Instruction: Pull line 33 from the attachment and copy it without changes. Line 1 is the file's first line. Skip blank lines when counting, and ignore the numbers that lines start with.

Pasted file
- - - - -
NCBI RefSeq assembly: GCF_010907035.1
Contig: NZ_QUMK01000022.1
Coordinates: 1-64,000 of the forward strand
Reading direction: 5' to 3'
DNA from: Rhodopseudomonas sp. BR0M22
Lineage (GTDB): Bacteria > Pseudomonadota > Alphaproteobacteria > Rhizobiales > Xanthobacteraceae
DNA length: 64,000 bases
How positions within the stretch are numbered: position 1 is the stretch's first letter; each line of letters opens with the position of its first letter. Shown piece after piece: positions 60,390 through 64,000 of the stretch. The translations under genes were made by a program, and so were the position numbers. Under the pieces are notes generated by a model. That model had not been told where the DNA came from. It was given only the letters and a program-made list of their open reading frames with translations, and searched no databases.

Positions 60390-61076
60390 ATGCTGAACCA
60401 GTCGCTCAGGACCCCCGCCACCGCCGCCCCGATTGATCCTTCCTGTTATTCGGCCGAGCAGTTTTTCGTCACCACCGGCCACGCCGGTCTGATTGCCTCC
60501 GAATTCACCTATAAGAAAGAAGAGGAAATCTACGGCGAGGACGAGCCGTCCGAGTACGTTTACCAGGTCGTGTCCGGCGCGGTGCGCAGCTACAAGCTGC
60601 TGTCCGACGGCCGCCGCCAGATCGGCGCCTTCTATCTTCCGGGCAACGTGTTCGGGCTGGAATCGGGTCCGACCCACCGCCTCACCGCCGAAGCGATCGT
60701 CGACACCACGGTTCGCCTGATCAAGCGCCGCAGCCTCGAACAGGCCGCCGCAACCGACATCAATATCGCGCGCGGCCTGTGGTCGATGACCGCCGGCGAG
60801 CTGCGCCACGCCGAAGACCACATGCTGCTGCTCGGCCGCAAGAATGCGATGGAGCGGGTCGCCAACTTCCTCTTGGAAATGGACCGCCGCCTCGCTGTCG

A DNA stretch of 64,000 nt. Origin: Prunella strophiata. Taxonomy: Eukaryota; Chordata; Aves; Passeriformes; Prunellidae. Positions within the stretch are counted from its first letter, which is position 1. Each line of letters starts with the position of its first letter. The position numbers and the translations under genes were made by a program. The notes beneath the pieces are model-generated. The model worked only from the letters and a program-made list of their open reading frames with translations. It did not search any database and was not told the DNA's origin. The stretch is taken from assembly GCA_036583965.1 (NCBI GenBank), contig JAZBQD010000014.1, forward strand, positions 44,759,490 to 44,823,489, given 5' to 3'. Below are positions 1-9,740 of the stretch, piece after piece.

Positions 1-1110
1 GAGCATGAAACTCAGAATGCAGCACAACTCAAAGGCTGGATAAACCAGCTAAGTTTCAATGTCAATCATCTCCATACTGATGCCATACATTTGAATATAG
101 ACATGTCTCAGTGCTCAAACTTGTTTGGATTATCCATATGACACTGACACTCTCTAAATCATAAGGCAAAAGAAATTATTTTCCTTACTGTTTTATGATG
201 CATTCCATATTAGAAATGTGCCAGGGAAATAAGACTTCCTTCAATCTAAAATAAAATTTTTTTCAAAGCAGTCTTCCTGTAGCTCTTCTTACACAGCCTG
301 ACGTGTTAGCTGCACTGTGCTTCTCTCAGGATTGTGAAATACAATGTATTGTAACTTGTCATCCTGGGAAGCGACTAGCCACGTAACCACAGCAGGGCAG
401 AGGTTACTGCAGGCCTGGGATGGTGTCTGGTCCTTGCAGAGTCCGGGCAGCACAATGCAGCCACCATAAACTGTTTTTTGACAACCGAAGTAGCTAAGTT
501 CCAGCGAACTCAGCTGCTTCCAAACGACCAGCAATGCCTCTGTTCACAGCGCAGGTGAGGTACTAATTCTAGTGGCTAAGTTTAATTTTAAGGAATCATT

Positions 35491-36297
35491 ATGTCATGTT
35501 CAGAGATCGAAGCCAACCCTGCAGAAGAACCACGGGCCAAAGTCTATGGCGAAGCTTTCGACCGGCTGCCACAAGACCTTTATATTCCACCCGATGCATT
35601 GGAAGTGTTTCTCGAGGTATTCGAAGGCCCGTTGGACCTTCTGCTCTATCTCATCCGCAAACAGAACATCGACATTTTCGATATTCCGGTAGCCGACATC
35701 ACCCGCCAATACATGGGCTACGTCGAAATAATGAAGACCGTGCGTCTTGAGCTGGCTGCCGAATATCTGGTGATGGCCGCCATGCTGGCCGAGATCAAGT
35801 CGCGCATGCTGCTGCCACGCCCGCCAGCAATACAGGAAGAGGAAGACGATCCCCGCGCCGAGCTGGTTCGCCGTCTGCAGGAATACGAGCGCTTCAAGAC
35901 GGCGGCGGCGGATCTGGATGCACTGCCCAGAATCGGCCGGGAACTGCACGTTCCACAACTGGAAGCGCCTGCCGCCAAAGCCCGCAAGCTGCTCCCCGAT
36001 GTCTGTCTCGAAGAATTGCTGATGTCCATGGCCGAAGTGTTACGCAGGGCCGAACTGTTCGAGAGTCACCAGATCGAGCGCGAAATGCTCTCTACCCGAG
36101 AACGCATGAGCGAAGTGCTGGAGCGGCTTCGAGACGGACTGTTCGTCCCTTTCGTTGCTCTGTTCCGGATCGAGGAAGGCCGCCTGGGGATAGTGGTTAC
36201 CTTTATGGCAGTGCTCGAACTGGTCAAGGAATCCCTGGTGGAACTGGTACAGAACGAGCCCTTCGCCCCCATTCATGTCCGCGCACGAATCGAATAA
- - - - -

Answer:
36201 CTTTATGGCAGTGCTCGAACTGGTCAAGGAATCCCTGGTGGAACTGGTACAGAACGAGCCCTTCGCCCCCATTCATGTCCGCGCACGAATCGAATAA